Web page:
Ibrahimovic's four-goal burst unites Swedes

STOCKHOLM Thu Nov 15, 2012 8:17am EST

Sweden's Zlatan Ibrahimovic celebrates after scoring against England during their international friendly soccer match at the Friends Arena in Stockholm November 14, 2012. REUTERS/Phil Noble

Sweden's Zlatan Ibrahimovic celebrates after scoring against England during their international friendly soccer match at the Friends Arena in Stockholm November 14, 2012.

Credit: Reuters/Phil Noble

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STOCKHOLM (Reuters) - Zlatan Ibrahimovic's four-goal haul against England has given Swedes a timely reminder of the benefits of their multi-cultural society at a time of increasing support for anti-immigration parties.

"Just call it the Zlatan Arena," wrote newspaper Expressen, after the Swedish captain scored four times - including an incredible angled bicycle kick - that gave Sweden a 4-2 win over England in an international friendly at the new Friends Arena.

His goal spree left coach Roy Hodgson beaten for the first time in 90 minutes as England manager. His only other setback was losing to Italy in a penalty shootout in the quarter-finals of Euro 2012.

Ibra's goals came from across his broad register of skills - a classic poacher's effort to open the scoring, a second where he chested the ball to himself and volleyed home, a thundering free kick and the bicycle kick in stoppage time that completed the scoring.

The goals also came on the day a politician from the far-right Sweden Democrats was forced to resign after a film showed him using offensive language about immigrants.

Sweden's national soccer team has a number of players of different ethnic backgrounds including Ibrahimovic, who is of Bosnian and Croatian descent.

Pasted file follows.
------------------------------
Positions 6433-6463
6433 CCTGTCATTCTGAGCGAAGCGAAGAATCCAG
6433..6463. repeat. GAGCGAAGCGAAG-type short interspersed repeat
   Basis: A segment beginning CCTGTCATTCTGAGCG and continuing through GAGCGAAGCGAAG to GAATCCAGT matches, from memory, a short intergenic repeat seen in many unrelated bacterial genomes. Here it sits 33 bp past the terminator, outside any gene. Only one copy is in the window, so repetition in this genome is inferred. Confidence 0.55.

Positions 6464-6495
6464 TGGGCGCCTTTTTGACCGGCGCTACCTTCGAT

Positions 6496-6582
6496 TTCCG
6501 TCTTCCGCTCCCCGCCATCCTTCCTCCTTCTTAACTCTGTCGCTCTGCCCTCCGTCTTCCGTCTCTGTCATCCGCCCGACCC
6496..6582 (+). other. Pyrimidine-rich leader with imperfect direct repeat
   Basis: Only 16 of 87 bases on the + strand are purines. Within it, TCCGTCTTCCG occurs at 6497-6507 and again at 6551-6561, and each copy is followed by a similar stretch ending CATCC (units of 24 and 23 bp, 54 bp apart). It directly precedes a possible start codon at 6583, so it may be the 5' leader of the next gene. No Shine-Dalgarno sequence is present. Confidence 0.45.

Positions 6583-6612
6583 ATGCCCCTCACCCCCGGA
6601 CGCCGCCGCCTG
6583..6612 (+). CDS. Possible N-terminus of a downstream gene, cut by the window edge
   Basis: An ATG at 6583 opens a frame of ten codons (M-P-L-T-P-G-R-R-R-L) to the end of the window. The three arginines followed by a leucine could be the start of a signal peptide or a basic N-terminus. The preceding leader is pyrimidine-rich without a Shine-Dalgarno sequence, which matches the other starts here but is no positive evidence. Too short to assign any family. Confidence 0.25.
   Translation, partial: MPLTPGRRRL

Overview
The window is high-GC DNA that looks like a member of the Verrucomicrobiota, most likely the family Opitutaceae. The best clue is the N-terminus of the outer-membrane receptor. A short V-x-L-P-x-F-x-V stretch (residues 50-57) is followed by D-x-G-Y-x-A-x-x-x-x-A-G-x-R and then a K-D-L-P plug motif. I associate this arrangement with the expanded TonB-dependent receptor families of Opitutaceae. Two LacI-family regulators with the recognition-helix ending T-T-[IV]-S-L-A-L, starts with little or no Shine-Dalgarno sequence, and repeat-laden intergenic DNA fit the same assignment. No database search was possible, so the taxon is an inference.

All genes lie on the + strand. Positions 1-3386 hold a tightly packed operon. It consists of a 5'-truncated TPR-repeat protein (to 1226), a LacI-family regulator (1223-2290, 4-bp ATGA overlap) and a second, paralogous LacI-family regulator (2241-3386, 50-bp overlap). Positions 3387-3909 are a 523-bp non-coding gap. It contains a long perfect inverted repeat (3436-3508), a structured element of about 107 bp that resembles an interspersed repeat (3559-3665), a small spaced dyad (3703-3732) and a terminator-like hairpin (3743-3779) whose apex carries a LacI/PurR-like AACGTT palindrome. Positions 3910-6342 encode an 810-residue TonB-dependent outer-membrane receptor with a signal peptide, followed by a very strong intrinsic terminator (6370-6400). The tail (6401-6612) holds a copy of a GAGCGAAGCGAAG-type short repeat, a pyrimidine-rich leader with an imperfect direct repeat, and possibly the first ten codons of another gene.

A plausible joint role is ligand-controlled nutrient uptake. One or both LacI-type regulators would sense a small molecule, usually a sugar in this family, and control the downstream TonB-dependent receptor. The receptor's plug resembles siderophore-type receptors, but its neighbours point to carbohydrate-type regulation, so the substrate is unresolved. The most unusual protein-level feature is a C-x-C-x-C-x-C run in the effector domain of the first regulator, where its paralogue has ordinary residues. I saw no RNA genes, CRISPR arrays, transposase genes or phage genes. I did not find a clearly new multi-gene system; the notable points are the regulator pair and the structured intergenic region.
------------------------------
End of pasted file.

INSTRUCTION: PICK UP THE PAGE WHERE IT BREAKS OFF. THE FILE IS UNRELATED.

"They probably weren't happy with that, the idiots," second-half substitute Pontus Wernbloom told newspaper Sportbladet, referring to the Sweden Democrats. "I hope Zlatan shut them up."

His midfield partner Kim Kallstrom also spoke to Sportbladet of Ibrahimovic's value as a role model.

"With foreign-born parents and certain problems in society, he can hopefully unify the country in a very good way. Football builds bridges. He's a modern Swede who stands for the new Sweden."

In a column headlined "Sweden's Pride", Sportbladet columnist Simon Bank wrote: "We were in Zlatan's arena. We come from Zlatan's country. And if ever we needed symbols and leaders, it is now."

Polls show that support for the anti-immigration Sweden Democrats has risen from six percent at the last election to 11 percent this week.

The country's newspapers highlighted Ibrahimovic's goals in the domestic political context while also delighting in the reaction of their English counterparts.

The British media have been slow to warm to the giant from Malmo as he previously has struggled against their sides in the Champions League but that came to an end at the Friends Arena.

Sportbladet's London correspondent said it had been "my greatest moment in 10 years with the English press pack, and I just have Mr. Ibrahimovic to thank for that."

Ibrahimovic told a news conference afterwards that the breath-taking bicycle kick was the best of his 39 goals for the national side, but it was the first one, the first goal in the new stadium, that gave him the most pleasure.

"I liked the first goal more, because it made history in a new arena. It's not the best goal I have scored, but its the one I have enjoyed the most."

True to form, he didn't mention politics at all during the post—match press conference, preferring to let his feet do his talking for him on the pitch.

(Editing by Alan Baldwin)

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